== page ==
The fraction indicates how many different sets of runs exist with a similar alias structure. If an experiment is a ½ fraction, then 2 sets of runs exist with similar alias structures. If an experiment is an 1/8 fraction, then 8 sets of runs exist with similar alias structures.
Before you perform your designed experiment, an important step is to verify that all the runs are feasible to conduct. By default, Minitab uses the principal fraction for a fractional factorial. The principal fraction always includes the run where all the factors are set at the high level. This combination of settings could be unfeasible, unsafe, or too expensive to run. One way to avoid unfeasible settings in a fractional factorial experiment is to change the fraction number of the design. To change the fraction number, go to the Options sub-dialog box.
Design generators are comprised of the factors that are multiplied together to determine the settings for another factor in the design. For example, the design generator D = ABC means that A, B, and C are multiplied together to determine the settings for D.
A | B | C |
---|---|---|
–1 | –1 | –1 |
+1 | –1 | –1 |
–1 | +1 | –1 |
+1 | +1 | –1 |
–1 | –1 | +1 |
+1 | –1 | +1 |
–1 | +1 | +1 |
+1 | +1 | +1 |
A | B | C | D = ABC |
---|---|---|---|
–1 | –1 | –1 | –1 |
+1 | –1 | –1 | +1 |
–1 | +1 | –1 | +1 |
+1 | +1 | –1 | –1 |
–1 | –1 | +1 | +1 |
+1 | –1 | +1 | –1 |
–1 | +1 | +1 | –1 |
+1 | +1 | +1 | +1 |
Because the settings for factor D are equal to the settings for A × B × C, factor D is confounded with the ABC interaction. Because effects that are confounded cannot be estimated separately from each other, design generators should be carefully chosen. By default, Minitab uses the design generators that create the design with the highest resolution for the number of factors in the design. However, if you want to specify a different design generator, use Create 2-Level Factorial Design (Specify Generators).
Folded on factors indicates whether you specified that folding is done on all factors or on a single factor.
When a design is folded, a new run is added for each run in the base design, with the sign reversed for the factors you are folding on. All other factors are kept at the same level as in the base design. For more information on folding, go to What is folding?.
Folding is a way to reduce aliasing. Aliasing, also known as confounding, occurs in fractional factorial designs because the design does not include all the combinations of factor levels. For example, if factor A is confounded with the 3-way interaction BCD, then the estimated effect for A is the sum of the effect of A and the effect of BCD. You cannot determine whether a significant effect is because of A, because of BCD, or because of both terms.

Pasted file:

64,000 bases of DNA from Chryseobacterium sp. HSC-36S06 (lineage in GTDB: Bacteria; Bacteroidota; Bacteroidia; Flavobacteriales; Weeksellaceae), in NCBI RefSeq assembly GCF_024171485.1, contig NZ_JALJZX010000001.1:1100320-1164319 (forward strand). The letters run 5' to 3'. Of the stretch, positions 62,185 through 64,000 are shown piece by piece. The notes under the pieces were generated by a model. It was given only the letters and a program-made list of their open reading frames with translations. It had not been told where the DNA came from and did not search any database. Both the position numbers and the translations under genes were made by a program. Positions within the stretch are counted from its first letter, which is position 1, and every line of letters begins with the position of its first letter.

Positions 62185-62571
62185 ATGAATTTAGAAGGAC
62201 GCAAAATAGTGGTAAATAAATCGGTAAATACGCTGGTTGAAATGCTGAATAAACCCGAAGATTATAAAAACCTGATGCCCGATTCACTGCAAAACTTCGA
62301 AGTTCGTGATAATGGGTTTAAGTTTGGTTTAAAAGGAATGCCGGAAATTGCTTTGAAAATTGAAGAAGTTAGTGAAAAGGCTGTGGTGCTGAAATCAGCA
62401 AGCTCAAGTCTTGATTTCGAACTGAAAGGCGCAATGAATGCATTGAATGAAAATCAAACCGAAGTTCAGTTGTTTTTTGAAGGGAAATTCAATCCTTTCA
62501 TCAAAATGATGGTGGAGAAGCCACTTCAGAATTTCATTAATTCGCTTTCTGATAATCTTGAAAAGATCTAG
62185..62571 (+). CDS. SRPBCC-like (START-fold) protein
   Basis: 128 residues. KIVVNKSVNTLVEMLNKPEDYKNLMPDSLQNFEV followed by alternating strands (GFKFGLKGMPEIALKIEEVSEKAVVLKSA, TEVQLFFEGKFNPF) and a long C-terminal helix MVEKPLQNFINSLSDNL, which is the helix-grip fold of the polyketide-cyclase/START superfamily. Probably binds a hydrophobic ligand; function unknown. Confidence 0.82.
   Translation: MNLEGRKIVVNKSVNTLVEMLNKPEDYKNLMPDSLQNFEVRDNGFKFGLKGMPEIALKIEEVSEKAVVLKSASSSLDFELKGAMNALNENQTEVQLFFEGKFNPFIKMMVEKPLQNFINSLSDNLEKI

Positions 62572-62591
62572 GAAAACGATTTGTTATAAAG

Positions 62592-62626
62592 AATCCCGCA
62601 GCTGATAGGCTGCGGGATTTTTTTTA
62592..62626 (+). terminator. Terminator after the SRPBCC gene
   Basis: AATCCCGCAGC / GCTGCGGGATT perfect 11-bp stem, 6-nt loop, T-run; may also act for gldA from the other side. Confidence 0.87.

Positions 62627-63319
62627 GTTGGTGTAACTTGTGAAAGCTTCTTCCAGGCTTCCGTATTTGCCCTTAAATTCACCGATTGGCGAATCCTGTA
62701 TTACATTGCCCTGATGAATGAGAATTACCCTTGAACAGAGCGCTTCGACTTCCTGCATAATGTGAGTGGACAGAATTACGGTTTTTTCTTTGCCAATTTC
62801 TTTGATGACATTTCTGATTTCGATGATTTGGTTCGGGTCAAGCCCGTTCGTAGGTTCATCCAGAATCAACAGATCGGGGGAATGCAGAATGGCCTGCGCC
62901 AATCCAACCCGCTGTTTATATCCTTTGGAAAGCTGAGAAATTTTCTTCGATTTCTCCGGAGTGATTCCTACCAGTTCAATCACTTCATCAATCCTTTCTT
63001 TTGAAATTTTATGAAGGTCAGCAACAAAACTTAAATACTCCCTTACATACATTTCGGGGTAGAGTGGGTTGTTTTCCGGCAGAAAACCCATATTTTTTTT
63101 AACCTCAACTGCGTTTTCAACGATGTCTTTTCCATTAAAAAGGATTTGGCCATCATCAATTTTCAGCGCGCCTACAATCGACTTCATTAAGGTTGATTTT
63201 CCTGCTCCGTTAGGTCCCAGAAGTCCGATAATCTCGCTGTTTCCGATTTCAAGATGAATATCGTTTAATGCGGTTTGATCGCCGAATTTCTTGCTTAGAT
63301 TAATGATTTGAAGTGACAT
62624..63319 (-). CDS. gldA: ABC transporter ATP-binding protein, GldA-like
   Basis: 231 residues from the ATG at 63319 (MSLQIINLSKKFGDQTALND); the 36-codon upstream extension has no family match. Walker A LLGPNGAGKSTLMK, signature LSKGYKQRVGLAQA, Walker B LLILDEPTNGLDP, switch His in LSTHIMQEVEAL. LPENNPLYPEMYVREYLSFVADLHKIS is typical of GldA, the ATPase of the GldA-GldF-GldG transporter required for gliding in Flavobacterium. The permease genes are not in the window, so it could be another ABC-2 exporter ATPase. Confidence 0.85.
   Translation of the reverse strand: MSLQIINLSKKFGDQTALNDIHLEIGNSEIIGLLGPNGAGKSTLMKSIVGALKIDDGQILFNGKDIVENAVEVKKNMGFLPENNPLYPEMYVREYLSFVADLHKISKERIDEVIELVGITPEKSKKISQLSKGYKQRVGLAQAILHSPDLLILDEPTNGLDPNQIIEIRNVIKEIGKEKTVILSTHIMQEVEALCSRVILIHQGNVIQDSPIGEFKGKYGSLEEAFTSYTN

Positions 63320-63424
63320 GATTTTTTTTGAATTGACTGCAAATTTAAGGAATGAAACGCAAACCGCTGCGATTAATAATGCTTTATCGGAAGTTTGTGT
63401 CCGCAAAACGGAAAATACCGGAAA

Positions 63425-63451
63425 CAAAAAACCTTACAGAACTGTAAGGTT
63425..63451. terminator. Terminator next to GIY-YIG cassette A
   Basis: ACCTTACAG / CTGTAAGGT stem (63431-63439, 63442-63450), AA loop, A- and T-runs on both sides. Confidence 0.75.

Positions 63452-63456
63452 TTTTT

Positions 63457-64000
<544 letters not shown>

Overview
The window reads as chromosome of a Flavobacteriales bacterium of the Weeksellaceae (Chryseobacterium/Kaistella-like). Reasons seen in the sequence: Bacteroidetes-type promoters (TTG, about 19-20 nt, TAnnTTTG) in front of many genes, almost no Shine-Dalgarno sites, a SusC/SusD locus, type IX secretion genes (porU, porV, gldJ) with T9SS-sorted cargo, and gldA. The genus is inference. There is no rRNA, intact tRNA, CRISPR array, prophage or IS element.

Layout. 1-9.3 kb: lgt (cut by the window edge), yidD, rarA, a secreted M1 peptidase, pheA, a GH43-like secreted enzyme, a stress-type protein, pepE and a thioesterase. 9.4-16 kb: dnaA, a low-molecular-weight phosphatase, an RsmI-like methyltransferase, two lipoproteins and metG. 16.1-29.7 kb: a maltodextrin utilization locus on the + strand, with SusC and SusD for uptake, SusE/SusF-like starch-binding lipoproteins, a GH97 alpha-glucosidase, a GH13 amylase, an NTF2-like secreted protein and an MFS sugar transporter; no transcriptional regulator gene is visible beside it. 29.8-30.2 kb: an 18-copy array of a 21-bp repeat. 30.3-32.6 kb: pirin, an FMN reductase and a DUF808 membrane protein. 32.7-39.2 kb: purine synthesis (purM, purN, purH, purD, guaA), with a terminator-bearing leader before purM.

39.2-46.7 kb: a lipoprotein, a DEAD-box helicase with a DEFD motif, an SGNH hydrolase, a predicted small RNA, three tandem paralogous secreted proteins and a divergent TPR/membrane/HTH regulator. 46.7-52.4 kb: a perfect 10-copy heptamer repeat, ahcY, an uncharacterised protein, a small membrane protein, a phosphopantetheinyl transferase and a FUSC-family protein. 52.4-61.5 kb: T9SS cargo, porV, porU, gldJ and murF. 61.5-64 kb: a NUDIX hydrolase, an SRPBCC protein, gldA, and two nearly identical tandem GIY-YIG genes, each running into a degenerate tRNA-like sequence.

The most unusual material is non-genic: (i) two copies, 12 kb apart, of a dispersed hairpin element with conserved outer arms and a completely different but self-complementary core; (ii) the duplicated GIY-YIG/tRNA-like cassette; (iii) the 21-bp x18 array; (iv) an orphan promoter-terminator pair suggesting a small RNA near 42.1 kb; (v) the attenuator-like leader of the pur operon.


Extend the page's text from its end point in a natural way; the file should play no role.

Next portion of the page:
Resolution IV designs may be obtained from resolution III designs by folding on all factors. If you fold on one factor, then all terms involving that factor are free from aliasing with terms that do not involve that factor. If you fold on all factors, then all main effects are free from all 2-factor interactions.
For example, you create a design that has 3 factors and 4 runs:
A | B | C |
---|---|---|
– | – | + |
+ | – | – |
– | + | – |
+ | + | + |
A | B | C |
---|---|---|
– | – | + |
+ | – | – |
– | + | – |
+ | + | + |
+ | + | – |
– | + | + |
+ | – | + |
– | – | – |
A | B | C |
---|---|---|
– | – | + |
+ | – | – |
– | + | – |
+ | + | + |
+ | – | + |
– | – | – |
+ | + | – |
– | + | + |
If you fold a design with blocks, the number of runs per block doubles. The folded design has the same block generators as the unfolded design.
If you fold a design and the defining relation is not shortened, then the folding adds replicates and it does not reduce confounding. Thus, Minitab does not create the design in the worksheet and displays an error message.
Block generators are terms that determines which runs (or factor level combinations) go in each block. By default, Minitab uses the block generators that create the design with the highest resolution.
A | B | C | D |
---|---|---|---|
–1 | –1 | –1 | –1 |
+1 | –1 | –1 | +1 |
–1 | +1 | –1 | +1 |
+1 | +1 | –1 | –1 |
–1 | –1 | +1 | +1 |
+1 | –1 | +1 | –1 |
–1 | +1 | +1 | –1 |
+1 | +1 | +1 | +1 |
A | B | C | D | AB | Blocks |
---|---|---|---|---|---|
–1 | –1 | –1 | –1 | +1 | 1 |
+1 | –1 | –1 | +1 | –1 | 2 |
–1 | +1 | –1 | +1 | –1 | 2 |
+1 | +1 | –1 | –1 | +1 | 1 |
–1 | –1 | +1 | +1 | +1 | 1 |
+1 | –1 | +1 | –1 | –1 | 2 |
–1 | +1 | +1 | –1 | –1 | 2 |
+1 | +1 | +1 | +1 | +1 | 1 |
A | B | C | D | AB | Blocks |